What is the difference between a Base Station and a Small Cell?
Put simply, a base station is what connects a handheld device to the wider Telstra network and a small cell is a miniature version of a base station.
Key differences between the two technologies:
A small cell will only provide 4G coverage to an area whilst a Black Spots base station can provide 3G and 4GX coverage to an area.
A base station has a larger coverage footprint when compared to a small cell.
As small cells are 4G only, you can only make a voice call using 4G HD Calling (VoLTE*).
*To make a call on a small cell you need an HD Calling compatible handset.
How did you determine which areas received a mobile base station?
Ultimately, this is a Federal Government program and they set the rules for it. Under the rules of the program, we were required to nominate regional and remote locations from the Government’s database of mobile black spots as reported by members of the public, local communities and councils and other interested parties. The database contained over 10,600 reported locations across Australia.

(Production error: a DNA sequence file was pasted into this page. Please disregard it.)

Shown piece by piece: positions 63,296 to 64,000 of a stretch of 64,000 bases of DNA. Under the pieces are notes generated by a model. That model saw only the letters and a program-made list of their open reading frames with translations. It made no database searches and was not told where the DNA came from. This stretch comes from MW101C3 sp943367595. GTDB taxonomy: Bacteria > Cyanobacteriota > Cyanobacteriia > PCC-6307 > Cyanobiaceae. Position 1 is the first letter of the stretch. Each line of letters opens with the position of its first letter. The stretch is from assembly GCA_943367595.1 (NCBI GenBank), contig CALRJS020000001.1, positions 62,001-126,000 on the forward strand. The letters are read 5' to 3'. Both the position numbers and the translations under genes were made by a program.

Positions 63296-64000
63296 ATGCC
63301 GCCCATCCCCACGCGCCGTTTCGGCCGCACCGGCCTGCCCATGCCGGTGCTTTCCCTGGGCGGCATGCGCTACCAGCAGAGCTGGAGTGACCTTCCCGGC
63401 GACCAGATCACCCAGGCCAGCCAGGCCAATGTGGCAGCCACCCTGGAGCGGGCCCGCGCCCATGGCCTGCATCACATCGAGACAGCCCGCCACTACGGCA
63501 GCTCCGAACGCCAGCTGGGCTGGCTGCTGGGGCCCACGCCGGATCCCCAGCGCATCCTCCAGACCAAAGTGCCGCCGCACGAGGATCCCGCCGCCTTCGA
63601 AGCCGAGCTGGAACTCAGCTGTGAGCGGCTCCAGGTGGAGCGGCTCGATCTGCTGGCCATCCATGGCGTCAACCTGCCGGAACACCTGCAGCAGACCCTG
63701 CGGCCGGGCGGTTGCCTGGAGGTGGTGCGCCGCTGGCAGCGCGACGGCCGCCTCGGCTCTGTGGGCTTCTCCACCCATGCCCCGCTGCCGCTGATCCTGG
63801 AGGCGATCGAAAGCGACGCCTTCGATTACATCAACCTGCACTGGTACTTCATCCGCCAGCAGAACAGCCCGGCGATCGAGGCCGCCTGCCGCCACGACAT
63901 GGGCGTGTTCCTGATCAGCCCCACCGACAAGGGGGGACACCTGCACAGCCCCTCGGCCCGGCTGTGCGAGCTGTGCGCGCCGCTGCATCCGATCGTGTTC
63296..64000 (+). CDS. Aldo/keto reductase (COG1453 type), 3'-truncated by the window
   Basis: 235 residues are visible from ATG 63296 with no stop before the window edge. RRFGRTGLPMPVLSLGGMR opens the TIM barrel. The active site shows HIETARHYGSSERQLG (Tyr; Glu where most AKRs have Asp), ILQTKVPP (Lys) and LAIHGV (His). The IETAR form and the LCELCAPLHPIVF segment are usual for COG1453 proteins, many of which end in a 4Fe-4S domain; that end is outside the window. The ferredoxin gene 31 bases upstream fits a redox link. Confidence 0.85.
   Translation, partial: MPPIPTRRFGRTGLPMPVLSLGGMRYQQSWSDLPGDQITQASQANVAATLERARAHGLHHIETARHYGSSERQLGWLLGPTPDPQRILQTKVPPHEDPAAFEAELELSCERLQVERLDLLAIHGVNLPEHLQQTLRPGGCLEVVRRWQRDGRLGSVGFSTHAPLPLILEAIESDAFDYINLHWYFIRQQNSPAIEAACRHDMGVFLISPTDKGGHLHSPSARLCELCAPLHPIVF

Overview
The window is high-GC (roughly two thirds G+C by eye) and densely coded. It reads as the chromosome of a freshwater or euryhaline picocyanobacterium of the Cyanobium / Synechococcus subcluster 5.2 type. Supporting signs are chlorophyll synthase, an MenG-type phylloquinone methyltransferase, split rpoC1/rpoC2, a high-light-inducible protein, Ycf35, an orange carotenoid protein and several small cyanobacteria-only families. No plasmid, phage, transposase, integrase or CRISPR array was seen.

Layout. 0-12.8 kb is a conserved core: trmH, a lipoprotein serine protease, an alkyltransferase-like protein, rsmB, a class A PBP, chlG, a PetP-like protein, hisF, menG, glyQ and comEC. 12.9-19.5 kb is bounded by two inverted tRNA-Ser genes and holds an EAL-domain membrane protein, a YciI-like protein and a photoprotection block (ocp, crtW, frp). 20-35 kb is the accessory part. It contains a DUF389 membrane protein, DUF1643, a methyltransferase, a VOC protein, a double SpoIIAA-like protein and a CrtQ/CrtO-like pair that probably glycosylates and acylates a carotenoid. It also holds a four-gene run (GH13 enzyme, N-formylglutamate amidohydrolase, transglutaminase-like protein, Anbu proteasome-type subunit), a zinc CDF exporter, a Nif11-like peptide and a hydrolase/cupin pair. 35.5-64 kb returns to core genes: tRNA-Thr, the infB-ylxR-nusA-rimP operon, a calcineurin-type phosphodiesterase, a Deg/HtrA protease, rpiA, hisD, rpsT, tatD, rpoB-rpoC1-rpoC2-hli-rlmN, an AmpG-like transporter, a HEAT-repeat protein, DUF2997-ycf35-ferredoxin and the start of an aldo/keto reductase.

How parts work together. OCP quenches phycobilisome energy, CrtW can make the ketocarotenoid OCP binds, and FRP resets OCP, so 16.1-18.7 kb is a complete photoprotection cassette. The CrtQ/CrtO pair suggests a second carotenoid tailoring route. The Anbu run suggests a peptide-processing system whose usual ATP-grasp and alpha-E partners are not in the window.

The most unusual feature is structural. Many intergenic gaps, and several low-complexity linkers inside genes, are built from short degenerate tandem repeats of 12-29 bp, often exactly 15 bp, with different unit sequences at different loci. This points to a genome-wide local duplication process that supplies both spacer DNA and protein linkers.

This program established by the Federal Government included a formula that allocated the available funding based on several criteria, including the lack of existing coverage and the number of people who would benefit from a new mobile site.
Why did my community miss out on funding and infrastructure from the Mobile Black Spot Program?
Australia is a big country and building a mobile network to cover our entire landmass is simply not technically or commercially feasible. We acknowledge some communities will be disappointed at missing out. We will continue to look for opportunities to address these areas, which is why we continue to roll out a large number of small cells. These are well suited to delivering mobile data services in small country towns.